RESTORATIVE-YIN YOGA involves supported body/mind relaxation. This is gentle, gentle yoga that promotes deep relaxation for stress reduction while also stretching and rehabilitating connective tissue.

Thursday, March 3, 2011

A Restorative-Yin Yoga Sequence Sampler

Copyright Lance Kinseth, Moon Lotus/Getsuren, 2011

Overall Restorative Components:

  • Pose Followed By Counter-Pose: Poses are selected that tend to provide a pose that stretches the lumbar region and/or hips, followed by a pose that counters the lumbar stretch.
  • Support: Blankets, blocks, bolsters and straps are utilized on most poses to relax muscles to relax and open the body and to concentrate on connective tissue. 
  • Longer Duration Of Pose:  3 minutes to 20 minutes allows for deep relaxation for healing restoration as well as stretching of connective tissue.  Introductory Restorative-Yin sessions may utilize shorter durations to begin to familiarize participants with the practice and to experience more options.  Restorative retreats may utilize rather lengthy durations to deepen relaxation, restoration and deep listening to body-mind-spirit. 
  • Brief Intermediary Poses: intermediary poses are used primarily for gradual transitions between primary poses, for relaxation, for massaging movements, and as points for experiences such as guided imagery.
  • Inversions And Twists: Inversions and twists are typically integrated near the end of the session.
The order of poses is not critical, nor is the sequence of ten poses inclusive.  It can be helpful to begin with gentle poses and gradually move toward more “active” poses with twists near the end for rebalancing.

There are practice blends where Yin Yoga or “gentle flow” might be the central practice, with some restorative poses as adjuncts.  While this can positively increase the calmness of yoga practice, it can miss the core values of restoration and deep relaxation.

Intensity of the stretch can be increased for more of a Yin Yoga orientation for participants who experience a need for this in a particular session.

A Sample Ten Part Restorative-Yin Sequence

1.   Supported Sphinx
2.   Supported Child
3.   Supported Reclining Bound Angle
4.   Supported Forward Fold/Butterfly
5.   Supported Half Bridge
6.   Supported Happy Baby
7.   Supported Legs-Up-The-Wall Variations:  Up Wall/Pigeon/Splits/Bound Angle
8.   Supported Kneeling Dog
9.   Supported Reclining Side Twist
10. Savasana


1] Supported Sphinx
A rather gentle pose: On belly, chest supported by blanket roll with head supported on block tilted toward head at an angle (to fit forehead)

Options: More intensive: Supported Cobra/Seal Pose

2] Supported Child
A gentle pose, but increasing height of the support increases the lumbar stretch: On bent knees, (with one block between knees, then space for folded hands, then second block in front) hug a blanket roll with folded blanket on top of roll that are raised on two blocks.  [Some participants may have difficulty keeping thighs on calves, and tend to lean forward and rest more on supports.  Support can be placed on legs between thighs and calves as well as under shins.]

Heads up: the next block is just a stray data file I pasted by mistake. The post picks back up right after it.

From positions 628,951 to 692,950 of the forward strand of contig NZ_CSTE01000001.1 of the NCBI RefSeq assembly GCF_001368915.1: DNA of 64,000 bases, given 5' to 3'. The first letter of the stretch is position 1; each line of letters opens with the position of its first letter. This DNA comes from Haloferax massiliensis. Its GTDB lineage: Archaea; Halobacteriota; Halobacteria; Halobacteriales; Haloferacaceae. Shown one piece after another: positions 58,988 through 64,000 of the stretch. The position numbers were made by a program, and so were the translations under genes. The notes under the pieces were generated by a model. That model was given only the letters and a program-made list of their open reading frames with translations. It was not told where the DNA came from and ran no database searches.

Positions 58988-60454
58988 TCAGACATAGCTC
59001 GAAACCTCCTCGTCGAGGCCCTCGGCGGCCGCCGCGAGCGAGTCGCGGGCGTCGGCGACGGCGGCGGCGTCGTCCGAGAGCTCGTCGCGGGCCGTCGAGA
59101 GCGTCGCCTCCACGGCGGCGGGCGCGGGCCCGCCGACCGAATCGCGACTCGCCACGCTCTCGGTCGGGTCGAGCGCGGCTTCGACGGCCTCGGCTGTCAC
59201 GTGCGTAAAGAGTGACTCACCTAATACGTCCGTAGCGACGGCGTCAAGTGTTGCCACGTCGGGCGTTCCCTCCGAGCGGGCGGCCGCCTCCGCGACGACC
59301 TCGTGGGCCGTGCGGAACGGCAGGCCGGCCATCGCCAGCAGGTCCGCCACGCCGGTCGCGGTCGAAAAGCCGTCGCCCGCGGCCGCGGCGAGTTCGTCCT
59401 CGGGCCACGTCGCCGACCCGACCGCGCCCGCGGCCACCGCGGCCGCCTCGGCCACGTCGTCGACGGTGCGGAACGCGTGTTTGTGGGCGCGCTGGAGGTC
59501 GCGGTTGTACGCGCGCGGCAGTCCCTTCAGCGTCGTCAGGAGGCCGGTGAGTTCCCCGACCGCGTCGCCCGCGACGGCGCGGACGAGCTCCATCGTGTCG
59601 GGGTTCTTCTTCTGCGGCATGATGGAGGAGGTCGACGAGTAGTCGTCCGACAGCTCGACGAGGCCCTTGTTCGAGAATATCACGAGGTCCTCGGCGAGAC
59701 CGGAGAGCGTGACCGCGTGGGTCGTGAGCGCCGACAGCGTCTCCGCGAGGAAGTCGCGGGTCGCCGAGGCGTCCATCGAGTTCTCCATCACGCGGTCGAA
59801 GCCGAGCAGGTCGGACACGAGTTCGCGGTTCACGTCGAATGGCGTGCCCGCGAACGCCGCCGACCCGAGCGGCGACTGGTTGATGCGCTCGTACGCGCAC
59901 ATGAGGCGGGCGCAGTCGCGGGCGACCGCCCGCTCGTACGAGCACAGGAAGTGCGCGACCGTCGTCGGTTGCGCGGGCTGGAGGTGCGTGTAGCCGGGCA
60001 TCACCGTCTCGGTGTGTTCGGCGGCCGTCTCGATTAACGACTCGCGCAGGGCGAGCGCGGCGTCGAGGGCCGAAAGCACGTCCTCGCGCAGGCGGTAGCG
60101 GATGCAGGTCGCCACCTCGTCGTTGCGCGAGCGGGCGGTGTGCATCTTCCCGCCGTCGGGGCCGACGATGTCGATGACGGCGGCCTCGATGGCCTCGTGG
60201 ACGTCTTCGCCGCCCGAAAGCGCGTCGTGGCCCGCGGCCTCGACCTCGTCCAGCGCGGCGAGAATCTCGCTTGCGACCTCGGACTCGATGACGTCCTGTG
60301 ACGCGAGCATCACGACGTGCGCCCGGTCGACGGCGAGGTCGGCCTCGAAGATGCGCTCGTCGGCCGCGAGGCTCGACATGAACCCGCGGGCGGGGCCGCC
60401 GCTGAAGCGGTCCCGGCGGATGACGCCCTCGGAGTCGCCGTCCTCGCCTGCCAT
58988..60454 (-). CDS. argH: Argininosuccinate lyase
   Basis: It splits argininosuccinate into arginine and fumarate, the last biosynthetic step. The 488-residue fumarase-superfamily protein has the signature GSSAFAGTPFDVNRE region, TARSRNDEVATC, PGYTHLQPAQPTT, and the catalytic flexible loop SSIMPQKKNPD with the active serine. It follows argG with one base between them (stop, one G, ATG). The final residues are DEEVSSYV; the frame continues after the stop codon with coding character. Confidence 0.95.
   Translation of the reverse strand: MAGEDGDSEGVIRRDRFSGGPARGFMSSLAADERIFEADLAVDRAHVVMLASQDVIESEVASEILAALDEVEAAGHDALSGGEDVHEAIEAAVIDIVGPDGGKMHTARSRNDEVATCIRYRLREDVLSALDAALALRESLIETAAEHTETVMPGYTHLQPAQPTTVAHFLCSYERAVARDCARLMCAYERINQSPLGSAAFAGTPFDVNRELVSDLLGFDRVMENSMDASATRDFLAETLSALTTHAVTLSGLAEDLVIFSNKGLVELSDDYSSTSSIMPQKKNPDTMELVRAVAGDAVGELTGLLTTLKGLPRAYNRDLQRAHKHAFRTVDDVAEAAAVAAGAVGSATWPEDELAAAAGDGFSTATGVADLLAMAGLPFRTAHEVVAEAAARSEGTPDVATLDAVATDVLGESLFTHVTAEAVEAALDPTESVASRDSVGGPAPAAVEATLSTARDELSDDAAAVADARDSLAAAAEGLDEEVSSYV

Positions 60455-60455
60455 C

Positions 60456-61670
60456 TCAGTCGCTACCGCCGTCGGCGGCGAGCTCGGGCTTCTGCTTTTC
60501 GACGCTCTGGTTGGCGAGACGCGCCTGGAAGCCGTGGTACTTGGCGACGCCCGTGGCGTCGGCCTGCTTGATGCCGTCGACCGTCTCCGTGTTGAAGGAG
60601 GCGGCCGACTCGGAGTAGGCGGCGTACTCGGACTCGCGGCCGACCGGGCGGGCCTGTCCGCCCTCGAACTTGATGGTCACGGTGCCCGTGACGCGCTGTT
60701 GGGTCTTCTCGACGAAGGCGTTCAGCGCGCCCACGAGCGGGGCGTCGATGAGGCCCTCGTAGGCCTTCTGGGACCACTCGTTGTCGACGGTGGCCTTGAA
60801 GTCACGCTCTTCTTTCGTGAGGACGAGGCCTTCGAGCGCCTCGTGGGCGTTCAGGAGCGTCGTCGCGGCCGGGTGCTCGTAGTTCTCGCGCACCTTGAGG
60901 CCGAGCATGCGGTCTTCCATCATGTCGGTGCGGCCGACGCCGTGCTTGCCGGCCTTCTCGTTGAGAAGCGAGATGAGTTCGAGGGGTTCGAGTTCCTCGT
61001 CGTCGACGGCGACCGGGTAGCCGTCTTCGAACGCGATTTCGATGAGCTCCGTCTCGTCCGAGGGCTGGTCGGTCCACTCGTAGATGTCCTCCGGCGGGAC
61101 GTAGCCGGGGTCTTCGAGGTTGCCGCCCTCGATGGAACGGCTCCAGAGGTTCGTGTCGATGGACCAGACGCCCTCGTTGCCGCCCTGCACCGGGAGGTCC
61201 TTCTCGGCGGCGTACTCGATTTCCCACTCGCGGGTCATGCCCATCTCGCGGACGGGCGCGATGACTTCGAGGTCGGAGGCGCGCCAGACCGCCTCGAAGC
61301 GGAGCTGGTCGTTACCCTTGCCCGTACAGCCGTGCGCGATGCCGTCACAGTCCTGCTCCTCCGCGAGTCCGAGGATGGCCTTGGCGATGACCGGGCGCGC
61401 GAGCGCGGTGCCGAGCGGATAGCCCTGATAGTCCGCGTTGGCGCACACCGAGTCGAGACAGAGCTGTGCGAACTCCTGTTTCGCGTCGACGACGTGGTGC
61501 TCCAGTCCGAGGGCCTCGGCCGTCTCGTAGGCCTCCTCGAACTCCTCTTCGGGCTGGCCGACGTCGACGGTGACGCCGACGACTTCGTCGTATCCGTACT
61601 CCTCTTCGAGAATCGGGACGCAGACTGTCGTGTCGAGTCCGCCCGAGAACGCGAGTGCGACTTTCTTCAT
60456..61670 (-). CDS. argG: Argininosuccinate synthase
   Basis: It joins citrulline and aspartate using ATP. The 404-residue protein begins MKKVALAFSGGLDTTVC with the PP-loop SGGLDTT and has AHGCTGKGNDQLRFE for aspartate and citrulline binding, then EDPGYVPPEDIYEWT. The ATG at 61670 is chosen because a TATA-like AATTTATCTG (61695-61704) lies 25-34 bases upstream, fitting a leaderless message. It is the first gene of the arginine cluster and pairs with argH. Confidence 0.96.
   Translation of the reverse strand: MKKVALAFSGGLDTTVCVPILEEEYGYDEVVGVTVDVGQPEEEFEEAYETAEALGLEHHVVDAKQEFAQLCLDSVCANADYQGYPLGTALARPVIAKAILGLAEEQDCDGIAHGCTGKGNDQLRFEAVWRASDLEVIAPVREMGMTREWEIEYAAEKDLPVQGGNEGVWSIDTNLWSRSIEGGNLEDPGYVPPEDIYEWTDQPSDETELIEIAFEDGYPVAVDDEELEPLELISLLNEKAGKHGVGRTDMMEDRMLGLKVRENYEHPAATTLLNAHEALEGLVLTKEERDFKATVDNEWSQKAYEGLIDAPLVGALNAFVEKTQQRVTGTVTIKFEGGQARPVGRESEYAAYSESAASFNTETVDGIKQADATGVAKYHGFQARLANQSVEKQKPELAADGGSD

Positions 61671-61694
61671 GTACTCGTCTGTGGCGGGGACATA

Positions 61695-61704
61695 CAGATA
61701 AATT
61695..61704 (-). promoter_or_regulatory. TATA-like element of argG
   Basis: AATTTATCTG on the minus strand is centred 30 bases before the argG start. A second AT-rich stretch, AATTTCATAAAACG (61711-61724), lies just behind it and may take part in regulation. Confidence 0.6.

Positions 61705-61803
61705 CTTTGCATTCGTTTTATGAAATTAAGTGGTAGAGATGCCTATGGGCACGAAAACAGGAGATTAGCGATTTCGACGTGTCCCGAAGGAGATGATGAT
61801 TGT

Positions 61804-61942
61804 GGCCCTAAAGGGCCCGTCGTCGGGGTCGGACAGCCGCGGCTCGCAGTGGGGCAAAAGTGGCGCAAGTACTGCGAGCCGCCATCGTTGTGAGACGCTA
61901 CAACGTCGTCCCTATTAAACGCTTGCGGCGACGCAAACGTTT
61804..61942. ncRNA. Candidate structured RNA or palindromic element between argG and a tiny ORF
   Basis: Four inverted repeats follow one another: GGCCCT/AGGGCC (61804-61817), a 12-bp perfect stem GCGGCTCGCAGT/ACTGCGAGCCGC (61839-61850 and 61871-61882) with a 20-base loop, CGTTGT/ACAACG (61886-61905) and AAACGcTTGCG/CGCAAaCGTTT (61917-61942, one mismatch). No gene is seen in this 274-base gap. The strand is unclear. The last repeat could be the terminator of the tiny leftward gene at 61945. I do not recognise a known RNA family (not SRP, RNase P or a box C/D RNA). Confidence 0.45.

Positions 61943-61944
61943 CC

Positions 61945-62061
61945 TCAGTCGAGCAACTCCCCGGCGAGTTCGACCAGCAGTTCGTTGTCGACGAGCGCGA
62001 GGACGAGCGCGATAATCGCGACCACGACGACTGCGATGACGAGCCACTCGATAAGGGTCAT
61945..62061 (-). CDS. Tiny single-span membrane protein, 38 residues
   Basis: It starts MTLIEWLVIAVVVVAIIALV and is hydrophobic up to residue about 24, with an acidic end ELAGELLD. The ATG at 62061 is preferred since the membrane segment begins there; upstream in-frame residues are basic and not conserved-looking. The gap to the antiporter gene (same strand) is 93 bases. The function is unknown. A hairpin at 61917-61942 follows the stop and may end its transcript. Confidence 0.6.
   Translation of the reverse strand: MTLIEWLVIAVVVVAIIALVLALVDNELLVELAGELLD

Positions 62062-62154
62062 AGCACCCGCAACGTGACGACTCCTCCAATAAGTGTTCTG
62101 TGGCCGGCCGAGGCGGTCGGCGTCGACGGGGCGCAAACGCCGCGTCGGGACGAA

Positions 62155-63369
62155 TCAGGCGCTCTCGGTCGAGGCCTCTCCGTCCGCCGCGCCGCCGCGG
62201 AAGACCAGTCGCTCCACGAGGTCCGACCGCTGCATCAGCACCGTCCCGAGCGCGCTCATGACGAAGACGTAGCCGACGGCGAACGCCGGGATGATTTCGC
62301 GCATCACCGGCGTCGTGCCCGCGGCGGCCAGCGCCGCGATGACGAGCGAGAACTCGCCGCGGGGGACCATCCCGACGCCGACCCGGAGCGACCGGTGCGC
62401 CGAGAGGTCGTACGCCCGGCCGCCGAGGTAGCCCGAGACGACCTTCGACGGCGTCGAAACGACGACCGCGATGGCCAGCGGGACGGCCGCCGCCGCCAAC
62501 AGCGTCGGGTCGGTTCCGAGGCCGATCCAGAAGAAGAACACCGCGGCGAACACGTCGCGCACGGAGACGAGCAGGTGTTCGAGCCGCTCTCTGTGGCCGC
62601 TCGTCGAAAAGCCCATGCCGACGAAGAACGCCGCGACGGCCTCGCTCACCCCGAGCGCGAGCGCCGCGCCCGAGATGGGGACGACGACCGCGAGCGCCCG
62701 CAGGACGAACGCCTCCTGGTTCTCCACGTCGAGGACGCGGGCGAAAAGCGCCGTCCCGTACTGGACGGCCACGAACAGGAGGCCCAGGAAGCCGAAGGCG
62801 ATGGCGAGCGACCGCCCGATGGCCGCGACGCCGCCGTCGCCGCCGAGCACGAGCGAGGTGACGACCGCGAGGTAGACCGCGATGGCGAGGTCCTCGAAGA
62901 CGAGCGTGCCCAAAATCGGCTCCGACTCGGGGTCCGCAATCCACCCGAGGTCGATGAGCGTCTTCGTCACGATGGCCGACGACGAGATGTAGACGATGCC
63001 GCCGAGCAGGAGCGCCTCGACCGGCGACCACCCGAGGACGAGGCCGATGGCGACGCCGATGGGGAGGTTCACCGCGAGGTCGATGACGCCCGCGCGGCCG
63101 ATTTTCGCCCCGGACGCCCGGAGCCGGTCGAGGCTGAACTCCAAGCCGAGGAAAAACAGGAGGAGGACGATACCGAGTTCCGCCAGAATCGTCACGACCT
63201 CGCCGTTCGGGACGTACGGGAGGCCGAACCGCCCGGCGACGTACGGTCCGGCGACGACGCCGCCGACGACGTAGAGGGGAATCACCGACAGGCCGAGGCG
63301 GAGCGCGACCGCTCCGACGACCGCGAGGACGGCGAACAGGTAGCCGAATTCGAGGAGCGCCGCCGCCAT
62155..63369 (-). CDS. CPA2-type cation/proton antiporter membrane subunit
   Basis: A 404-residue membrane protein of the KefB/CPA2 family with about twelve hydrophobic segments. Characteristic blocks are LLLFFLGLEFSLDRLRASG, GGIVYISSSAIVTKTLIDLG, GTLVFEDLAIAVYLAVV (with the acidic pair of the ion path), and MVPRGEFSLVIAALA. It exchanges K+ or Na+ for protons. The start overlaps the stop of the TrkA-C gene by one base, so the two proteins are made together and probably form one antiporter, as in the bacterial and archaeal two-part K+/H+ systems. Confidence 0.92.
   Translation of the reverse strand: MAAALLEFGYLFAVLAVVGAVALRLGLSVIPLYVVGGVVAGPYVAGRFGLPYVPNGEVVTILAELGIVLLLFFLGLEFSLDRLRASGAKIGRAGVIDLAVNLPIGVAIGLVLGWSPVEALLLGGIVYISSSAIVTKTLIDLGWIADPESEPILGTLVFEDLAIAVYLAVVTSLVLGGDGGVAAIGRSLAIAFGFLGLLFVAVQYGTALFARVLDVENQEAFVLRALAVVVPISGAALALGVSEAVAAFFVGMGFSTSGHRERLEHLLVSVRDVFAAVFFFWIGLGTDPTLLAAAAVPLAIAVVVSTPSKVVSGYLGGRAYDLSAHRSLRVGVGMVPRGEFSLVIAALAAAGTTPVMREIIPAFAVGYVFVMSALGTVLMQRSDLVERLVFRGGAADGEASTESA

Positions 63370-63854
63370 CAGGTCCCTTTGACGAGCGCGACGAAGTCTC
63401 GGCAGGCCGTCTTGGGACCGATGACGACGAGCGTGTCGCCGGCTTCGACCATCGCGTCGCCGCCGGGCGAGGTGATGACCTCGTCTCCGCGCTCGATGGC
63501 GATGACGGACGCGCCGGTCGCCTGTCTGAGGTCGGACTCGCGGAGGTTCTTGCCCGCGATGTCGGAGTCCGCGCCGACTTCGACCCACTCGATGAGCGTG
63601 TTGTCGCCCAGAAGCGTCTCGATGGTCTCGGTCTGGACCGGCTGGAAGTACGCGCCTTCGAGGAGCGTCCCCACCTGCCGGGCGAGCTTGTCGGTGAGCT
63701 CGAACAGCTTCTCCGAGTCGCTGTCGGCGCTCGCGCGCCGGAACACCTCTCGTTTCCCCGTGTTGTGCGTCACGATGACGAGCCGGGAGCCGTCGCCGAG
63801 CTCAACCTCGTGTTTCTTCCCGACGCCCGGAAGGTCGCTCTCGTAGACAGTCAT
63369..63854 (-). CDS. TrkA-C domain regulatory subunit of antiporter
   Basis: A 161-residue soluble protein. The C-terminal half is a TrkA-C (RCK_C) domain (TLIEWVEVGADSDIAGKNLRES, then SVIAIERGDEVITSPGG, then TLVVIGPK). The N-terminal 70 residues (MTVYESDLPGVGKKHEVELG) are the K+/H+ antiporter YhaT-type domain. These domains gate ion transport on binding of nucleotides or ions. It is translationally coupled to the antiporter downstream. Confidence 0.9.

3] Supported Reclining Bound Angle / Supine Goddess /Cobbler Pose
Perhaps the “heart pose” of restorative yoga, but sometimes the bound angle aspect may be discomforting for some: On back, [A] support upper back (and/or head) on blanket roll (or upper back only on block raised to various heights for more lumbar stretch) and [B] bend legs—soles of feet touching near groin—supported by blocks under knees, with optional strap circling lower back and feet for additional support

Option:Mountain Brook” Pose (with legs straight and supported on a blanket roll under knees); in addition, arms may be supported on blankets as well as body draped in blanket, eye pillows

4] Supported Bound Angle Forward Fold (similar to a Yin  “Butterfly Pose”)
A more active stretch: Seated, soles of feet together with knees supported on blocks, leaning forward and hugging a bolster, optional strap binding hips and feet (Intensity of stretch can be increased by moving support forward.)

Options: Supported Head-To-Knee Pose, Supported Forward Fold, Supported Half Butterfly Pose—all supported with blanket roll under bent knee(s); or Legs Apart Pose with knees bent to ninety degree angles [similar to Yin “Dragonfly”]

5] Supported Half Bridge
Restful yet active with a slight inversion quality: On back, blanket low under head and upper back with pelvis on block (raised to various heights for increased intensity of the lumbar stretch) or bolster

6] Supported “Bound” Happy Baby
Allows for a nice transition from Half Bridge, but somewhat more active if legs are extended up for the extended pose rather than folded: On back, legs bent forward with feet toward the ceiling, supported by blanket roll up against and slightly under gluts but not under pelvis (increasing outward lumbar arch, and supporting legs to fall forward), with optional strap around ankles; hands grabbinginside outside of extended feet or big toes